Running a business means that you’re not primarily working inside it – you’re working on it.
Instead of just creating content, making dolls or baking pies, you’re shaping a structure which can be used no matter who is working at any stage of the business. You’re not just getting rid of your old boss; you’re becoming one by creating jobs for others.
You don’t create a business to have a job. Your job is to create the business.
I know I sound like a broken record, but it’s vital to understand this distinction. Rather than just doing the jobs your business needs, you need to be creating systems which allow it to reliably grow while remaining consistent.
To this end you need to know what business process management approach you’re going to take, and that you’ll have to start at the bottom. When you’re starting out you’ll inevitably have to do the heavy lifting yourself, but Gerber once again has an ingenious solution to making sure you don’t get bogged down too much.
While you may start out closing every sale and making every item yourself, you need to record exactly what you’re doing and how to do it. Test and record what you wear, how you talk, and so on, until you have a complete picture of the position you’ll then look to hire for. When you have someone to fill that space, give them the structure you’ve documented, move onto a different role, and repeat the same thing.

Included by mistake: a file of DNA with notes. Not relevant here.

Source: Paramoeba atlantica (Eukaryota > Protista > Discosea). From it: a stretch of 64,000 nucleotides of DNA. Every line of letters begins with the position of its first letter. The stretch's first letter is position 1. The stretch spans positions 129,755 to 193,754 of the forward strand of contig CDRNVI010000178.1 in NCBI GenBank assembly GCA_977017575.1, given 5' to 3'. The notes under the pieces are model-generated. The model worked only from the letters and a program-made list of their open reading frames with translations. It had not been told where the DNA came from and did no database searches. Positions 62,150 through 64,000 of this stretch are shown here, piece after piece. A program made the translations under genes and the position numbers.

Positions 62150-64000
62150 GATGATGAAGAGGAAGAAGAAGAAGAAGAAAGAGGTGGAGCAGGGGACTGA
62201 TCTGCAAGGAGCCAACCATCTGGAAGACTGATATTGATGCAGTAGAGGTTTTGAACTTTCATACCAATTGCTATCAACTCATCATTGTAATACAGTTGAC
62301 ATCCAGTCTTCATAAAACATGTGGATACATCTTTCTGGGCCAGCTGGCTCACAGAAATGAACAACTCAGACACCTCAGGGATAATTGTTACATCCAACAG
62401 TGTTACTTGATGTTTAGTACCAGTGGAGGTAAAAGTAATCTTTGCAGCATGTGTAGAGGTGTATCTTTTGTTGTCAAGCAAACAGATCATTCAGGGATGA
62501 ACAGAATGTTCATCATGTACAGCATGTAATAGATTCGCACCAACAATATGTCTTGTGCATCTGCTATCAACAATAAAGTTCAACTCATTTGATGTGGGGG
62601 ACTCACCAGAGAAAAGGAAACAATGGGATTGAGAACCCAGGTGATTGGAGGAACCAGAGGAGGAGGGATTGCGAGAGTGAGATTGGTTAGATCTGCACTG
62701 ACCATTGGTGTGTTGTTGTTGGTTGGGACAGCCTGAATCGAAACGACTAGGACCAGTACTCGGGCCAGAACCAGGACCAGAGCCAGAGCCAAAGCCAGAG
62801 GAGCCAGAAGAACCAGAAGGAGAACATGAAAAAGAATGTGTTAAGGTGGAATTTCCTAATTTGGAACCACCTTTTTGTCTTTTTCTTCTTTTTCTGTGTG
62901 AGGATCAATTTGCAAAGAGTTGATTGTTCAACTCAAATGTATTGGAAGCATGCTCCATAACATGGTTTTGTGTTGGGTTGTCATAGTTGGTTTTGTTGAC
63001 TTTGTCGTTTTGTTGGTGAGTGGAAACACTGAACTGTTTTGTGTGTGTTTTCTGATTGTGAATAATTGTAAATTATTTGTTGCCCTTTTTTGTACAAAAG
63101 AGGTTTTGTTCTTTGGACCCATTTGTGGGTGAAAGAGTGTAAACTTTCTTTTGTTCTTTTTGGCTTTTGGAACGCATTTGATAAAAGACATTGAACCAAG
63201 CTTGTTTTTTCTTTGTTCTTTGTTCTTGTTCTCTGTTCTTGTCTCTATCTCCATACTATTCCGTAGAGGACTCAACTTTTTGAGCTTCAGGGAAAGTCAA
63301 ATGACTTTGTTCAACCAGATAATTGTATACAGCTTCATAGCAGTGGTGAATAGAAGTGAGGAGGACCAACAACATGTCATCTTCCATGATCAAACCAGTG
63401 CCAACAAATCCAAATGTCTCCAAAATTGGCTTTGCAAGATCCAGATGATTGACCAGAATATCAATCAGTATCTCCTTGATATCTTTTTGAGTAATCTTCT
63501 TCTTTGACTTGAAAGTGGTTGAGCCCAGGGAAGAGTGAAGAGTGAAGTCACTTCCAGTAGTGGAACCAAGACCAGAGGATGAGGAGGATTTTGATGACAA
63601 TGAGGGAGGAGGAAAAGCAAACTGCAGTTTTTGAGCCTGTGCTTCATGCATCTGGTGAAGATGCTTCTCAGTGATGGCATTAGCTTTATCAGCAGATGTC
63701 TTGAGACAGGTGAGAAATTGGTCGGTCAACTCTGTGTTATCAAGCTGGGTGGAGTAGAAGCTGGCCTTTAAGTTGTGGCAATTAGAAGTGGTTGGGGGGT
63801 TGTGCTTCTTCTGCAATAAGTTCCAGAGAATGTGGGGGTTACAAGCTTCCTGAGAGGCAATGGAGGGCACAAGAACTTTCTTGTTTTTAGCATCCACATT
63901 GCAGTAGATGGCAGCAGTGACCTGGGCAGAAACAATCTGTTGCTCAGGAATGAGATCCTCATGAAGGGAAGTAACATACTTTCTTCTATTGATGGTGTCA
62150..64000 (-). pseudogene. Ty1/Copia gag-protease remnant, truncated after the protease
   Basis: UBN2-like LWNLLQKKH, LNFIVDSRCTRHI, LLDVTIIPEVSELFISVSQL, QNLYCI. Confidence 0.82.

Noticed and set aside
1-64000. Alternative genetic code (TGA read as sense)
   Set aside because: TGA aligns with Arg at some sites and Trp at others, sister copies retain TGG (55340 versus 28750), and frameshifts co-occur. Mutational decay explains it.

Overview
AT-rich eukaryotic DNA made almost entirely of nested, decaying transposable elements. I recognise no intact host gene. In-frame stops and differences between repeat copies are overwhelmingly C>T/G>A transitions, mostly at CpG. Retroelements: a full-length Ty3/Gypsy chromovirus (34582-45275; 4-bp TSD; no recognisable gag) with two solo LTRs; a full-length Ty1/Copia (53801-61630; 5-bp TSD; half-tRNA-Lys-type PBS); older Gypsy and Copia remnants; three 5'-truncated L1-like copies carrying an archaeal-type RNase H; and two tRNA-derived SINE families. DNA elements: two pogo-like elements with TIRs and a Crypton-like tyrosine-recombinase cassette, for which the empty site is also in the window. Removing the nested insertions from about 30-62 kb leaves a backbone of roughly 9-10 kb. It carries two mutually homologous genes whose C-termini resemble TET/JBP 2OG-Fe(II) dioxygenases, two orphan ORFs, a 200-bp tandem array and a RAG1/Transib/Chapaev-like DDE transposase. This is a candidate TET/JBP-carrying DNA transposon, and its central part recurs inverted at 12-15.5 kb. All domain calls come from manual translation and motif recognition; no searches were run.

Not only do you need the best business process management software available, but you need to know how to create the systems which your business will run on. Speaking of which…
Systems are the lifeblood of your business
The only way to create a successful business is to have a repeatable, reliable business structure. The only way to do that is to create systems for everything you do.
Bad or nonexistent systems are why small businesses fail.
With systems you can reliably recreate your successes and improve the way your business works. They allow you to track your performance and take into account the little things that can really make a difference in getting a sale.
Without systems and processes, you’re leaving everything to memory and chance. Not only that, but you’re making it impossible for anyone to take over the jobs you have to juggle when starting a new business. Or, rather, they might be able to take over the job, but they won’t be able to do it in the same way you did.